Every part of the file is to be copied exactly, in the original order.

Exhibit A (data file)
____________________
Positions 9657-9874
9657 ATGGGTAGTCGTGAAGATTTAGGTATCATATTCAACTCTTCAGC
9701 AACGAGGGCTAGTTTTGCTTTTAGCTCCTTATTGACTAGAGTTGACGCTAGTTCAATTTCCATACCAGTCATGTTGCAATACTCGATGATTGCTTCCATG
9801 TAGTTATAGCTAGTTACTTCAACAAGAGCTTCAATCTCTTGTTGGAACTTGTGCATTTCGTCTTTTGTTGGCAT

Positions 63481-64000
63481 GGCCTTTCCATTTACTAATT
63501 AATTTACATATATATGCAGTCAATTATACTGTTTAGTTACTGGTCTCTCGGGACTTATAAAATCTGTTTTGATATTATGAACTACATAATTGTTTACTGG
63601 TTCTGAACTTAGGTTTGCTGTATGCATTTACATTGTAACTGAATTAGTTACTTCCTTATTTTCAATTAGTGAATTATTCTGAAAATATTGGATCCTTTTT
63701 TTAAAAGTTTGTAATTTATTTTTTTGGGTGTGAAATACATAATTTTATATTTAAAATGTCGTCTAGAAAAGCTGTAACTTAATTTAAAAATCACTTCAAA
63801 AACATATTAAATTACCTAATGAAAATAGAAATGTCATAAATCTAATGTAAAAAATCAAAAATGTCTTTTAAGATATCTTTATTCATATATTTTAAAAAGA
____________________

Positions 9657-9874
9657 ATGGGTAGTCGTGAAGATTTAGGTATCATATTCAACTCTTCAGC
9701 AACGAGGGCTAGTTTTGCTTTTAGCTCCTTATTGACTAGAGTTGACGCTAGTTCAATTTCCATACCAGTCATGTTGCAATACTCGATGATTGCTTCCATG
9801 TAGTTATAGCTAGTTACTTCAACAAGAGCTTCAATCTCTTGTTGGAACTTGTGCATTTCGTCTTTTGTTGGCAT

Positions 63481-64000
63481 GGCCTTTCCATTTACTAATT
63501 AATTTACATATATATGCAGTCAATTATACTGTTTAGTTACTGGTCTCTCGGGACTTATAAAATCTGTTTTGATATTATGAACTACATAATTGTTTACTGG
63601 TTCTGAACTTAGGTTTGCTGTATGCATTTACATTGTAACTGAATTAGTTACTTCCTTATTTTCAATTAGTGAATTATTCTGAAAATATTGGATCCTTTTT
63701 TTAAAAGTTTGTAATTTATTTTTTTGGGTGTGAAATACATAATTTTATATTTAAAATGTCGTCTAGAAAAGCTGTAACTTAATTTAAAAATCACTTCAAA
63801 AACATATTAAATTACCTAATGAAAATAGAAATGTCATAAATCTAATGTAAAAAATCAAAAATGTCTTTTAAGATATCTTTATTCATATATTTTAAAAAGA